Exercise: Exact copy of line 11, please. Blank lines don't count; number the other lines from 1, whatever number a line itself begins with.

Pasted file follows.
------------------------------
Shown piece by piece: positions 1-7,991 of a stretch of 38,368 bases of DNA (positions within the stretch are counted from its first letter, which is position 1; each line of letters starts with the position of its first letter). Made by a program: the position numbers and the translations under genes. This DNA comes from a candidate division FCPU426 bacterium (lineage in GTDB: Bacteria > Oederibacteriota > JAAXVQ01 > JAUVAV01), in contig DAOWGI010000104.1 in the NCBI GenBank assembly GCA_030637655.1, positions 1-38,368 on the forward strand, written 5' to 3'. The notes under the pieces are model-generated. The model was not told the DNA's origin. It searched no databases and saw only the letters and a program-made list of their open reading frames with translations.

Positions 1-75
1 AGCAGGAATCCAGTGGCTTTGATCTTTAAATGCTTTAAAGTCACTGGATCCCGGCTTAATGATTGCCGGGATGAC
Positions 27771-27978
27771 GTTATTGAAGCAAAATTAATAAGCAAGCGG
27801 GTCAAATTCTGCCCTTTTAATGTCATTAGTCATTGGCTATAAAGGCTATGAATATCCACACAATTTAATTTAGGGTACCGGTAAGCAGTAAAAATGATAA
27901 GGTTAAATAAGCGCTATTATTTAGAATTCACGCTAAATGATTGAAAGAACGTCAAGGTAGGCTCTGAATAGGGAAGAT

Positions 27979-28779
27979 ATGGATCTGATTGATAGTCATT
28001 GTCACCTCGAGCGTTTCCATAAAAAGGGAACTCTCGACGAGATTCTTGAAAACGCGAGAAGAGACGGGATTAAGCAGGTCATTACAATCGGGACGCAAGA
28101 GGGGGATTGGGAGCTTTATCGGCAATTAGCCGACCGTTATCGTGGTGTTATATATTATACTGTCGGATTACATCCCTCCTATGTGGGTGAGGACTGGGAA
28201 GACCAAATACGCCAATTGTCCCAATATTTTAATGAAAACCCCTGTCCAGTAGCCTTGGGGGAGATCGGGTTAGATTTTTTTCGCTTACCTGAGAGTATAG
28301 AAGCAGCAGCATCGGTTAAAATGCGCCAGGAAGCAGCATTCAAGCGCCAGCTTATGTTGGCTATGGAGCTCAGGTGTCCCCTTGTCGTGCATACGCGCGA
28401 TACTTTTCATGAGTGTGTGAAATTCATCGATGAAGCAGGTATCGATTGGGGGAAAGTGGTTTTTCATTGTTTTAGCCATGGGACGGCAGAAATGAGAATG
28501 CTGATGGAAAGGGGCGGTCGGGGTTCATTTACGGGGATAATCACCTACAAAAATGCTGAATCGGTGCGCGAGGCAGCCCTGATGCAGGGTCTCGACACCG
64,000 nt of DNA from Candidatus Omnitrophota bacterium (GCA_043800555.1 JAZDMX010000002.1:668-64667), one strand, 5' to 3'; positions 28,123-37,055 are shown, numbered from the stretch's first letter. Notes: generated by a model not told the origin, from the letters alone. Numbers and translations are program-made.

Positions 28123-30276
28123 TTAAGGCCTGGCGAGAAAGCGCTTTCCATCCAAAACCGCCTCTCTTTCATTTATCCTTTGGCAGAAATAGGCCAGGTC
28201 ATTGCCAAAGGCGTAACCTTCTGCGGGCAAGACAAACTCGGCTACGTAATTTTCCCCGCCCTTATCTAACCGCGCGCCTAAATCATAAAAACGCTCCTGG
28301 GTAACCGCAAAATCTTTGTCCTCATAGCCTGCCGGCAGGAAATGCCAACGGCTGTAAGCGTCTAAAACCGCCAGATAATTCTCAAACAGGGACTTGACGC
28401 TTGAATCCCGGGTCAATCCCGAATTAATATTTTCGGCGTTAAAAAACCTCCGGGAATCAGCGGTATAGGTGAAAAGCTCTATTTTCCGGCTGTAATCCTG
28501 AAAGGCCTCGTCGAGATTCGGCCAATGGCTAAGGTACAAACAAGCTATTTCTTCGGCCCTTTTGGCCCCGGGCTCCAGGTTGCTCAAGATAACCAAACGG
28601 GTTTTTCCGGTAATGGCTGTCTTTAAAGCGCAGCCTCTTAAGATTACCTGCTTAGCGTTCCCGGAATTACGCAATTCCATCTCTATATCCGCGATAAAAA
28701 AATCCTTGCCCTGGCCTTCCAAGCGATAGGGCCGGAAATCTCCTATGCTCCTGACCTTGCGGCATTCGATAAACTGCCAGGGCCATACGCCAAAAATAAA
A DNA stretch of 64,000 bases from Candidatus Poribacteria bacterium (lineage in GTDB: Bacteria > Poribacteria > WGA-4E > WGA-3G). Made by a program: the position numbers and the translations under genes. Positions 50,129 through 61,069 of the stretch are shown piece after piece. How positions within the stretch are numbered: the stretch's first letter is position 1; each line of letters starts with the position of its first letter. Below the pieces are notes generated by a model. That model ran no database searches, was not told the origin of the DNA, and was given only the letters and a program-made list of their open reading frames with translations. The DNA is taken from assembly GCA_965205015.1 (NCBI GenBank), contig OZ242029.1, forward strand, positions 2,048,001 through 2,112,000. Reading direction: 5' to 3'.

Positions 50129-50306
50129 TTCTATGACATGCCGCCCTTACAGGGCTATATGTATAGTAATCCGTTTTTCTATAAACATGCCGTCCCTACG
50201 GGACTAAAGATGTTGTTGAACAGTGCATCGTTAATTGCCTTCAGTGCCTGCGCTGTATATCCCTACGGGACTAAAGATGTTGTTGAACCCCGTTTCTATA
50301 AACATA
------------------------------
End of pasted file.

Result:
28101 GGGGGATTGGGAGCTTTATCGGCAATTAGCCGACCGTTATCGTGGTGTTATATATTATACTGTCGGATTACATCCCTCCTATGTGGGTGAGGACTGGGAA